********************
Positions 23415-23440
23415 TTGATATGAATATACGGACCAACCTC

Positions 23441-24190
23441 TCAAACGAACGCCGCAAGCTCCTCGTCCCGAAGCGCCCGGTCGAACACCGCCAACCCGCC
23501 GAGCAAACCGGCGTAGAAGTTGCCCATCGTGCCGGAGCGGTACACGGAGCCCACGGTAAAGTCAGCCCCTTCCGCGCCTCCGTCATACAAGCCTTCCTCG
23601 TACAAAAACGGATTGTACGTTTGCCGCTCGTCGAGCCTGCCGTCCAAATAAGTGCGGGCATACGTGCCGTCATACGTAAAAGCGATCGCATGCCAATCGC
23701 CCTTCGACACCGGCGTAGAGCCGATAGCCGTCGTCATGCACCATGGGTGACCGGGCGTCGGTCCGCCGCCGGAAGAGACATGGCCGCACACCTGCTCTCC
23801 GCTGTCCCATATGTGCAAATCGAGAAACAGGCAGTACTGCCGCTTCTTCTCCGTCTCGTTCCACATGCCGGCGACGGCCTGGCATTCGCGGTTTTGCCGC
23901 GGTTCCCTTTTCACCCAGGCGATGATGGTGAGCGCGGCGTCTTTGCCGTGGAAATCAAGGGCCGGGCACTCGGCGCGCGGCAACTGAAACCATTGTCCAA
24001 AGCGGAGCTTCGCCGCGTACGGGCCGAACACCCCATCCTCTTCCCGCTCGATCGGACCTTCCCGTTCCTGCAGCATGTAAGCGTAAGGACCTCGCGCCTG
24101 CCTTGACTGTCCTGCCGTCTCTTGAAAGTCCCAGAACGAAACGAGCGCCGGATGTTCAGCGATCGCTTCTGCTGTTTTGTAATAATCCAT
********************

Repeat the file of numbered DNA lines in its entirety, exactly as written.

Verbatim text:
Positions 23415-23440
23415 TTGATATGAATATACGGACCAACCTC

Positions 23441-24190
23441 TCAAACGAACGCCGCAAGCTCCTCGTCCCGAAGCGCCCGGTCGAACACCGCCAACCCGCC
23501 GAGCAAACCGGCGTAGAAGTTGCCCATCGTGCCGGAGCGGTACACGGAGCCCACGGTAAAGTCAGCCCCTTCCGCGCCTCCGTCATACAAGCCTTCCTCG
23601 TACAAAAACGGATTGTACGTTTGCCGCTCGTCGAGCCTGCCGTCCAAATAAGTGCGGGCATACGTGCCGTCATACGTAAAAGCGATCGCATGCCAATCGC
23701 CCTTCGACACCGGCGTAGAGCCGATAGCCGTCGTCATGCACCATGGGTGACCGGGCGTCGGTCCGCCGCCGGAAGAGACATGGCCGCACACCTGCTCTCC
23801 GCTGTCCCATATGTGCAAATCGAGAAACAGGCAGTACTGCCGCTTCTTCTCCGTCTCGTTCCACATGCCGGCGACGGCCTGGCATTCGCGGTTTTGCCGC
23901 GGTTCCCTTTTCACCCAGGCGATGATGGTGAGCGCGGCGTCTTTGCCGTGGAAATCAAGGGCCGGGCACTCGGCGCGCGGCAACTGAAACCATTGTCCAA
24001 AGCGGAGCTTCGCCGCGTACGGGCCGAACACCCCATCCTCTTCCCGCTCGATCGGACCTTCCCGTTCCTGCAGCATGTAAGCGTAAGGACCTCGCGCCTG
24101 CCTTGACTGTCCTGCCGTCTCTTGAAAGTCCCAGAACGAAACGAGCGCCGGATGTTCAGCGATCGCTTCTGCTGTTTTGTAATAATCCAT